Capone, Movie Review
Scarface. Public Enemy No. 1. Snorky. The infamous Prohibition gangster has many names, but Fonse is the preferred one in Capone, a maddening and miserable plunge into the final year of his life. His body suffering from syphilis and his brain devoured by dementia, Al Capone has dwindled into a cigar-chomping corpse who isn’t feared, has swapped out talking for slobbering, and shits the bed. That’s only a hint (more of a warning, really) of what to brace for when witnessing Tom Hardy’s dedicated, demented depiction of him. He’s a sight for sore eyes.
With death on his doorstep, Capone wastes away in his Florida mansion with his faithful wife Mae (Linda Cardellini), his brother Ralphie (Al Sapienza), and his son Sonny (Noel Fisher) by his side. There are others that keep him company as well like Agent Crawford (Jack Lowden) and his FBI buds who are keeping tabs around the clock. There’s also visits from a bizarre doctor (Kyle MacLachlan) who wants to replace Fonse’s stogies with fresh carrots, and a fellow goon (Matt Dillon) who goes to extremes for Capone to look him dead in his eyes. And what about Capone’s bastard son (Mason Guccione) and his random phone calls?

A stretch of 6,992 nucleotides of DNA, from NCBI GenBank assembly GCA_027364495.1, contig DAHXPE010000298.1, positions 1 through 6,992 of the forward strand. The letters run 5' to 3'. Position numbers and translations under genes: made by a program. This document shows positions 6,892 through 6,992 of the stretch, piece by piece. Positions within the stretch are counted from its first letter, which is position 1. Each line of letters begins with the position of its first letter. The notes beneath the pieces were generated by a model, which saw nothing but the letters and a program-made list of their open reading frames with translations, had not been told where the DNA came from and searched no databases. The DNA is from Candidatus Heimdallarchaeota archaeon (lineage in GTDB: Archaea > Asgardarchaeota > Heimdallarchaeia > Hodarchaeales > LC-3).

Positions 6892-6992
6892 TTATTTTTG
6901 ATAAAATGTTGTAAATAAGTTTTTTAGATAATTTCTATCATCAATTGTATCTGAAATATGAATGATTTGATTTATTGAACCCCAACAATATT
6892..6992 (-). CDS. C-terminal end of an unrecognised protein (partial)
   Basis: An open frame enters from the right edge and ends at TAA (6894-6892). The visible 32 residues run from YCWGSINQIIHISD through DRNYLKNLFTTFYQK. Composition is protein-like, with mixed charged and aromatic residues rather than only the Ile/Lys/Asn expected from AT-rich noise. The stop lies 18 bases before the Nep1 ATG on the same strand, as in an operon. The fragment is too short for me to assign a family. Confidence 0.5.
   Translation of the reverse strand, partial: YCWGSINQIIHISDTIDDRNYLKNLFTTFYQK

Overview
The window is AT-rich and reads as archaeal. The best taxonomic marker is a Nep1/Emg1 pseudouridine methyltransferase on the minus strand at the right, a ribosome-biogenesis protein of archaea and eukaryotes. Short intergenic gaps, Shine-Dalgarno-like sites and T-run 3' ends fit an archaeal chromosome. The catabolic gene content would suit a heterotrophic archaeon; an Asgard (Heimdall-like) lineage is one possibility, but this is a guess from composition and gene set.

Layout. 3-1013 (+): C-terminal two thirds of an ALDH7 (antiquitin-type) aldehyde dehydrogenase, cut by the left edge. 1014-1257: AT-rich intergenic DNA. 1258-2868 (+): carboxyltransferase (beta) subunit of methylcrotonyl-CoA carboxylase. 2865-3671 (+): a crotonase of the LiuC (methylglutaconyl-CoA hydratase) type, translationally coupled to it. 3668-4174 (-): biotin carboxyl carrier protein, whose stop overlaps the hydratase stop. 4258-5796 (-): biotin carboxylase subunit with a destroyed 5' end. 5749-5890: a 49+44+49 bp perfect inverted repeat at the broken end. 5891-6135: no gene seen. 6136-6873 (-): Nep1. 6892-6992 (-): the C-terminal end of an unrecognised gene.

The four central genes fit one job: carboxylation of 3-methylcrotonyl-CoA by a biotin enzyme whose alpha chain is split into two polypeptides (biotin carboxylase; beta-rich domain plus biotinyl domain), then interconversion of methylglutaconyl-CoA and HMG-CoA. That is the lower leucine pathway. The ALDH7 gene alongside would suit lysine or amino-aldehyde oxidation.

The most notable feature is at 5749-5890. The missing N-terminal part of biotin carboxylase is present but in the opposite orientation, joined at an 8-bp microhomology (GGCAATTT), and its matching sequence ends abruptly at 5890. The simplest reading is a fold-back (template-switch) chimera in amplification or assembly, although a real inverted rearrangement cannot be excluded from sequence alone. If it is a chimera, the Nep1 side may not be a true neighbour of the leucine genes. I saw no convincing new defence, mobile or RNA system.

Written and directed by Josh Trank (Chronicle), it’s difficult to decipher what’s real and what isn’t in Capone. There’s the assumption by all involved that Fonse has buried $10 million dollars somewhere on his property. Even if he did, prying that information from him is going to be damn near impossible at this stage. The notorious mobster has lost his mind, so Trank uses it as an excuse to let Fonse’s fucked up fantasies run wild. No biggie. It’s the very few times you get a dose of that unflinching mafia violence.
Trank is none too enthused about Capone’s past and how he got all of those nicknames mentioned at the beginning. That sadly only leaves the invalid and isolated Capone. And while assuredly ambitious in highlighting his dying days – Capone is a rambling, painfully pointless attempt to shine a new light on a dark soul. It’s the ugliest, grossest version imaginable, and it’s draining to get through. Not even Hardy going balls to the wall, injecting insight that goes well beyond the realm of reality, can make this feel needed nor necessary.
Brandon Vick is a member of The Music City Film Critics’ Association, the resident film critic of the SoBros Network, and the star of The Vick’s Flicks Podcast. Follow him on Twitter @SirBrandonV and be sure to search #VicksFlicks for all of his latest movie reviews.